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The processes that an organization should follow when maintaining an information security posture are like those outlined in the Blue Team Kill Chain section of the previous module. These processes can be categorized as follows:

  • Pre-incident process
  • Intra-incident process
  • Post-incident process

Pre-incident processes

The pre-incident process essentially involves maintaining the organization’s ongoing baseline security posture. The pre-incident process represents the organization’s default security stance. This means ensuring that existing organizational policies and procedures are followed including:

  • An effective patch management strategy. Most breaches could have been prevented if organizations kept their information systems up to date with vendor patches and updates.
  • Effective monitoring and alerting. Ensure that the appropriate telemetry is being generated by information systems and that this telemetry is effectively analyzed for anomalies that may indicate an intruder’s presence. Only an effectively calibrated monitoring and the alerting system can warn an organization that an incident is occurring.
  • Ensuring good administrative practice. Ensuring good administrative practices, such as only using privileged access workstations, just enough administration, privileged access management, least privilege, and other techniques of limiting the usage of administrative rights reduces the chance of an attacker successfully leveraging privilege escalation should they gain a foothold within the organizational infrastructure.
  • Restricting possibility of lateral movement. Configure information systems so that the possibility of an intruder moving laterally through those systems is minimized. This can be accomplished by implementing and maintaining effective code integrity policies as well as ensuring that networks are segmented so that only necessary communication between hosts can occur.
  • Ensure good data classification and protection practices. Configure automatic classification mechanisms that apply classification labels to data as that data is generated and automatic protection systems that secure that data based on the assigned classification label.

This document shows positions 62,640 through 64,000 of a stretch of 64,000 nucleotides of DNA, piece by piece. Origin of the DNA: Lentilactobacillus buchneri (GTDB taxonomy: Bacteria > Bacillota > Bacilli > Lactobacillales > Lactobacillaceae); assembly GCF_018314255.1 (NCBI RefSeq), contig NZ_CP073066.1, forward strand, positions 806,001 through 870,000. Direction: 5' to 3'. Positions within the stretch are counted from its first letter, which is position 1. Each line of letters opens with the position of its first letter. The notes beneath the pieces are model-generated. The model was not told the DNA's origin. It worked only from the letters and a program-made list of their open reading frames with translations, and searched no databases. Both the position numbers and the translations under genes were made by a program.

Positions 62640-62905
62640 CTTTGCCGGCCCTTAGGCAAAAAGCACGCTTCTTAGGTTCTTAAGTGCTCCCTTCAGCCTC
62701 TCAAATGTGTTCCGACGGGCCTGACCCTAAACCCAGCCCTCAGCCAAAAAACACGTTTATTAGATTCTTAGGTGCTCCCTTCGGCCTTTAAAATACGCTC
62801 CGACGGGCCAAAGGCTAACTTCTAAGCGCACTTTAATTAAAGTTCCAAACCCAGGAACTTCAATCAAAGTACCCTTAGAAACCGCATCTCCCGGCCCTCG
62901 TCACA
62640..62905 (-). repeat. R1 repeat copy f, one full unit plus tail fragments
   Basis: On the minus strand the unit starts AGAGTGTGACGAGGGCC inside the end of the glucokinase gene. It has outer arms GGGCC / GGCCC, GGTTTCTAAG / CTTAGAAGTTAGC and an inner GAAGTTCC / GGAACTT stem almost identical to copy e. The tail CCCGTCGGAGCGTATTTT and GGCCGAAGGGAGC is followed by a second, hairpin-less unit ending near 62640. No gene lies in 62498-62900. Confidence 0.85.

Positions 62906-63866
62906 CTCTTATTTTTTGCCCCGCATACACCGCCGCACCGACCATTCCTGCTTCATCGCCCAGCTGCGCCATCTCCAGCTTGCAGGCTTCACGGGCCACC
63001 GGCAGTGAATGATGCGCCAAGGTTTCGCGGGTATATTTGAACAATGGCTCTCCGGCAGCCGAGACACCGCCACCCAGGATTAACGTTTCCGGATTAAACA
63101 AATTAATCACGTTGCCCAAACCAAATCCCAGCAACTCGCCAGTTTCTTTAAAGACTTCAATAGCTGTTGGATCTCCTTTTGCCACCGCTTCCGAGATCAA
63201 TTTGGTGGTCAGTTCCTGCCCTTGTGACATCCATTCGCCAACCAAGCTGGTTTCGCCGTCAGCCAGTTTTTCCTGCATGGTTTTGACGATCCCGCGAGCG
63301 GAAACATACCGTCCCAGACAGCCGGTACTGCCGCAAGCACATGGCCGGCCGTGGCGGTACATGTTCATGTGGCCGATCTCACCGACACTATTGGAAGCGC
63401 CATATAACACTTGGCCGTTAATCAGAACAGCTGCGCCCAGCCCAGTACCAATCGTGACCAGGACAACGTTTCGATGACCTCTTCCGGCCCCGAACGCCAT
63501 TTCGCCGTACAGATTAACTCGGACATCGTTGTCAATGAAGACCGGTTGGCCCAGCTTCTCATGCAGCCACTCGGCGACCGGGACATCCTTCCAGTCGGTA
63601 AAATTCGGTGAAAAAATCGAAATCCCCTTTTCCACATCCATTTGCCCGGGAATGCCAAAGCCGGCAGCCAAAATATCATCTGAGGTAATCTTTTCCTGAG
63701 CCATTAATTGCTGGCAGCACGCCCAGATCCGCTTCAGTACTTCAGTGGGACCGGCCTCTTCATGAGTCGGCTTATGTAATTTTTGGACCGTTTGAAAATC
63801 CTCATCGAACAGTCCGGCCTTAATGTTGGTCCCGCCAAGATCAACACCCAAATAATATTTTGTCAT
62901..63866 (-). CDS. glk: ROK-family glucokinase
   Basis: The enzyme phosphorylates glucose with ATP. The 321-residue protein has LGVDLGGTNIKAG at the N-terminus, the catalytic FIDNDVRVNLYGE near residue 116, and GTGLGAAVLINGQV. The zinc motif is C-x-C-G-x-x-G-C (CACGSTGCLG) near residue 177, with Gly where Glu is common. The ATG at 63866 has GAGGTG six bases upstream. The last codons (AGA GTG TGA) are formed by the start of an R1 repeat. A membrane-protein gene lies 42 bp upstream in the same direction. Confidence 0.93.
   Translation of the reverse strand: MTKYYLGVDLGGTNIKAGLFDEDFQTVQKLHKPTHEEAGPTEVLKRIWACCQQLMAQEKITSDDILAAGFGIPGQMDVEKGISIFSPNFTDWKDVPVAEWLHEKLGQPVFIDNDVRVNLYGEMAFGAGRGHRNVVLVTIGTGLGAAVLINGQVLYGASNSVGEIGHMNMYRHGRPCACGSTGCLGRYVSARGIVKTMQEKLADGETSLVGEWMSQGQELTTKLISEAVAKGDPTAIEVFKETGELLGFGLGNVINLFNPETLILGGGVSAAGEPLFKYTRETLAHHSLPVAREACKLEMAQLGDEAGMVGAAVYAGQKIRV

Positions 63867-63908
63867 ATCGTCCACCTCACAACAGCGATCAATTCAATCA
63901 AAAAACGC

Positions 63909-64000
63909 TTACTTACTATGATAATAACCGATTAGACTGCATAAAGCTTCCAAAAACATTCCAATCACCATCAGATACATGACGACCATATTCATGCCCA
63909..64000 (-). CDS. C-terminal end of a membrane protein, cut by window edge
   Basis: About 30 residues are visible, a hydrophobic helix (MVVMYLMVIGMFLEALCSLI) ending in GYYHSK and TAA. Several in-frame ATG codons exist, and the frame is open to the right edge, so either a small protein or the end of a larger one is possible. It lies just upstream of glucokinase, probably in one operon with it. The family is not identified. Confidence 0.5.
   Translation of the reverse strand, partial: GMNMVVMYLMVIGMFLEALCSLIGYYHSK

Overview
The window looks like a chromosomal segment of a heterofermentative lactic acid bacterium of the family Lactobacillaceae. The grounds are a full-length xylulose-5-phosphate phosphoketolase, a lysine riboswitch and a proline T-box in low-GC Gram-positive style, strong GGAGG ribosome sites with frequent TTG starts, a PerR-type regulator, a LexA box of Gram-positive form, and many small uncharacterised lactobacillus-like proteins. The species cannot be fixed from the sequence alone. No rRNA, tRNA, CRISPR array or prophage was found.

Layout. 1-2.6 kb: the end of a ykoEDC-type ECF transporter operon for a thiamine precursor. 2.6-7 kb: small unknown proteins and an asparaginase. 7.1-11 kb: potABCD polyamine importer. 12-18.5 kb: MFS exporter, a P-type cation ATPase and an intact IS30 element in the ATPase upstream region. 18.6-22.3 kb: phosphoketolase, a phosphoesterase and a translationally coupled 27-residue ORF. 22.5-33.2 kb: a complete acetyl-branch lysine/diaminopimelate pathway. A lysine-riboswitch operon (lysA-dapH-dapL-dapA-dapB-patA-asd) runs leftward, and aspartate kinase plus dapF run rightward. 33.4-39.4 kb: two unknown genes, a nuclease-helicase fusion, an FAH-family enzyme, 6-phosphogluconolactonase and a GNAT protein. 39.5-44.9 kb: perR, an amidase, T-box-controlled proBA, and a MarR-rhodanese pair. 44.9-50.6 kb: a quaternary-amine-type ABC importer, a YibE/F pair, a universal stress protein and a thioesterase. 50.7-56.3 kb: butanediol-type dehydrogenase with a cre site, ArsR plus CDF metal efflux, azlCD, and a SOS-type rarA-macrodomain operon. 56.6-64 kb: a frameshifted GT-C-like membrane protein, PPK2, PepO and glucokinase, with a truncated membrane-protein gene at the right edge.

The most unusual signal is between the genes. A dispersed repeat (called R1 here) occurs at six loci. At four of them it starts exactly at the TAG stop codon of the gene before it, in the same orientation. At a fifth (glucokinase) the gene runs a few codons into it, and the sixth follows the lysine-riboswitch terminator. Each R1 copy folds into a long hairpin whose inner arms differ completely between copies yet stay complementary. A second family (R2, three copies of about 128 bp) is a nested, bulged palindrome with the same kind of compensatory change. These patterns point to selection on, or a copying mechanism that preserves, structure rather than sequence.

• Performing red team exercises on a regular basis. When not under attack by an intruder perform regular intrusion drills to ensure that the information security staff and appropriate stakeholders are well versed in how to react when an intrusion occurs.

Intra-incident process

After considering their information security posture and performing regular red-team exercises, organizations should develop clear policies and procedures on how to react when an intruder is detected in organizational information systems. Described in more detail in the previous module, these include:

  • Determine the extent of the compromise. Determine the degree to which the intruder has infiltrated the organization’s information systems. Perform a detailed and thorough investigation to ascertain which systems the intruder has compromised, how those systems were compromised, and when those systems were compromised.
  • Plan a response. Ensure that the attempt to evict the intruder from the organizational systems only occurs after the extent to which the intruder has compromised the organization is determined. Developing and then implementing an effective response plan gives an intruder less latitude to react than attempting to deal with the intruder on an ad-hoc basis before the full extent of the intrusion has been determined. In most cases, the intruder has been present on the network for some time before being detected, so spending extra time determining the extent of the compromise and planning a response will not impact the overall severity of the breach.
  • Enact the response. Once the plan to respond to the intruder has been developed, it should be enacted. Enacting the response should not only involve evicting the intruder from the organizational network but remediating the vulnerabilities that allowed the intruder to gain access to the network.

Post-incident process

The post-incident process should involve further investigation as to the “how,” “where,” “when,” and possibly the “why” of the intrusion. It should involve an analysis of what was lacking in the implementation of the baseline security posture that allowed the intruder to gain access to the network. Once this analysis has been performed, steps should be taken to improve the policies and procedures involved to minimize the chance that an intruder will be successful in the future.

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Microsoft Future Ready: Fundamentals of Enterprise Security

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